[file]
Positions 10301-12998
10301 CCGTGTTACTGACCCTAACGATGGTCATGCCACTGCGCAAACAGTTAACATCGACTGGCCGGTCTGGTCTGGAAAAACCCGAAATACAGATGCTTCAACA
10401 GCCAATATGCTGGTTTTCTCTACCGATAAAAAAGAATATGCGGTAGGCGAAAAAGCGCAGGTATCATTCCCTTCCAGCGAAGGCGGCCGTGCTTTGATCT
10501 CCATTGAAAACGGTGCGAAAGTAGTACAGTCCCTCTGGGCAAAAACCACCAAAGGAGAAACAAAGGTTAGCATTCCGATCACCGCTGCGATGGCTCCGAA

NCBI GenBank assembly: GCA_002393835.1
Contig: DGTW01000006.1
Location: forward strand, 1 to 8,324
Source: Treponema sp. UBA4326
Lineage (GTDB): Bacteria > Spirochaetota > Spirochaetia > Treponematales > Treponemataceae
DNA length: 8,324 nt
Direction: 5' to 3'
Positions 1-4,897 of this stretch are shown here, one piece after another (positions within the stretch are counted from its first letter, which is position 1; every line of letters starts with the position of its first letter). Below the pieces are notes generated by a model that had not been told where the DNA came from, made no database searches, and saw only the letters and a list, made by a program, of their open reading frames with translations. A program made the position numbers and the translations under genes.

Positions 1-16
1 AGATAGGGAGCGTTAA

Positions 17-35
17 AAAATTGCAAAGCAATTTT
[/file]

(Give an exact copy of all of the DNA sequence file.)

Positions 10301-12998
10301 CCGTGTTACTGACCCTAACGATGGTCATGCCACTGCGCAAACAGTTAACATCGACTGGCCGGTCTGGTCTGGAAAAACCCGAAATACAGATGCTTCAACA
10401 GCCAATATGCTGGTTTTCTCTACCGATAAAAAAGAATATGCGGTAGGCGAAAAAGCGCAGGTATCATTCCCTTCCAGCGAAGGCGGCCGTGCTTTGATCT
10501 CCATTGAAAACGGTGCGAAAGTAGTACAGTCCCTCTGGGCAAAAACCACCAAAGGAGAAACAAAGGTTAGCATTCCGATCACCGCTGCGATGGCTCCGAA

NCBI GenBank assembly: GCA_002393835.1
Contig: DGTW01000006.1
Location: forward strand, 1 to 8,324
Source: Treponema sp. UBA4326
Lineage (GTDB): Bacteria > Spirochaetota > Spirochaetia > Treponematales > Treponemataceae
DNA length: 8,324 nt
Direction: 5' to 3'
Positions 1-4,897 of this stretch are shown here, one piece after another (positions within the stretch are counted from its first letter, which is position 1; every line of letters starts with the position of its first letter). Below the pieces are notes generated by a model that had not been told where the DNA came from, made no database searches, and saw only the letters and a list, made by a program, of their open reading frames with translations. A program made the position numbers and the translations under genes.

Positions 1-16
1 AGATAGGGAGCGTTAA

Positions 17-35
17 AAAATTGCAAAGCAATTTT